Results 1 to 22 of 22

Thread: Air-Cooled Marine Engines

  1. #1
    Join Date
    Mar 2002
    Location
    zabriskie point marina, ca
    Posts
    12

    Post

    (This message started as a rely to a another thread on some guy's homebuilt boat powered with a lawnmower engine.)
    Using lawnmower engines was quite the thing back in the '30's. If you can find some old Pop Mechanix etc boat plans, you'll see a few examples. I saw one recently on the web, can't recall where.
    Unless you do a gearbox, you can't reverse - do they make make-n-break lawnmower engines? ha ha.
    not a bad idea though, considering the hideous prices of marine engines. for some time i've been thinking that a cheap way to power a larger boat would be with a recycled motorcycle engine - NOT a harley!
    There is, btw, an air-cooled marine engine made in Germany, I think (NOT a VW ! ). It's diesel, and I recall an interview with the skipper/owner who said he loved it. It was in a tugboat, actually. Probably a pretty big engine. But an air-cooled engine does solve a lot of plumbing problems, while creating a few new ones. But I think the net of problems makes it worthwhile to consider.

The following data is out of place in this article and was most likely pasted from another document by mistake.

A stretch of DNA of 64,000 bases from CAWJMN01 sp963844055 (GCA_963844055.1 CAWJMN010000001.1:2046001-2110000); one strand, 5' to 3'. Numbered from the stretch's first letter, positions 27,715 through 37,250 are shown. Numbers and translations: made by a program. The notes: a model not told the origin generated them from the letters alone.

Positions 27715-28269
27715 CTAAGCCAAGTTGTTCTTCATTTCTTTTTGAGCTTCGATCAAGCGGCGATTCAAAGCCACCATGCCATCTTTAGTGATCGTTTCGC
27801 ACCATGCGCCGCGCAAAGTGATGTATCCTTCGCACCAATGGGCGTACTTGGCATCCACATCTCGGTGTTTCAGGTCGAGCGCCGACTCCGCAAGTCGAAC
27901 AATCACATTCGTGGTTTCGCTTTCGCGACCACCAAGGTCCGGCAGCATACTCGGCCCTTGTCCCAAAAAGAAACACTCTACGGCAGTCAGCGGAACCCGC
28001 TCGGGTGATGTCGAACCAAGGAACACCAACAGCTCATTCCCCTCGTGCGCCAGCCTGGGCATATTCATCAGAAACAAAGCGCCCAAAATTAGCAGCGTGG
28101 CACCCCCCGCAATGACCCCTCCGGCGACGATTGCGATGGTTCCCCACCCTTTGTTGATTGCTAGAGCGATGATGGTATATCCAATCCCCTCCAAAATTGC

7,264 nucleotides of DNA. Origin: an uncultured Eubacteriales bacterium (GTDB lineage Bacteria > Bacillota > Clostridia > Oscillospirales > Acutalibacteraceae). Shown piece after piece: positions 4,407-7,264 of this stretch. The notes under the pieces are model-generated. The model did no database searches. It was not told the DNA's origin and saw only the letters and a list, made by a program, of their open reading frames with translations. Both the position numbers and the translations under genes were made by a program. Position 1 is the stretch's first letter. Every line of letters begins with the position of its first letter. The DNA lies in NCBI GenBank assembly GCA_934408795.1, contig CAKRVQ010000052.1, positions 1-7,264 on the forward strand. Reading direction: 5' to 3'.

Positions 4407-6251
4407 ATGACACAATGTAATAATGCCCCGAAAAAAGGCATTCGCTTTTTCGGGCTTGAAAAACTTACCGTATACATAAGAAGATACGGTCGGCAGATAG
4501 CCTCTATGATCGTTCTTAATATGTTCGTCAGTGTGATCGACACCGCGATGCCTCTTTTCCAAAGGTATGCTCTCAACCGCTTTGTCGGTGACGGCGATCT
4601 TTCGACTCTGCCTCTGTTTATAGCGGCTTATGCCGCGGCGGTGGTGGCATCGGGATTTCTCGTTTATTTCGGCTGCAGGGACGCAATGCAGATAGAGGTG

TTFN
    p.s. - does anyone know what a tartane is (no fair running to the dictionary)?

  2. #2
    Join Date
    Sep 1999
    Location
    Lower Marlboro, MD, USA
    Posts
    649

    Post

    p.s. - does anyone know what a tartane is (no fair running to the dictionary)?

  3. #3
    Join Date
    Jan 2002
    Location
    VA
    Posts
    14,791

    Post

    I've seen some of the Popular Science/Mechanics mags from the 1930's and 40's and one type of engine that showed up in DIY boats was the Maytag washing machine engine. It's an interesting bit of hardware.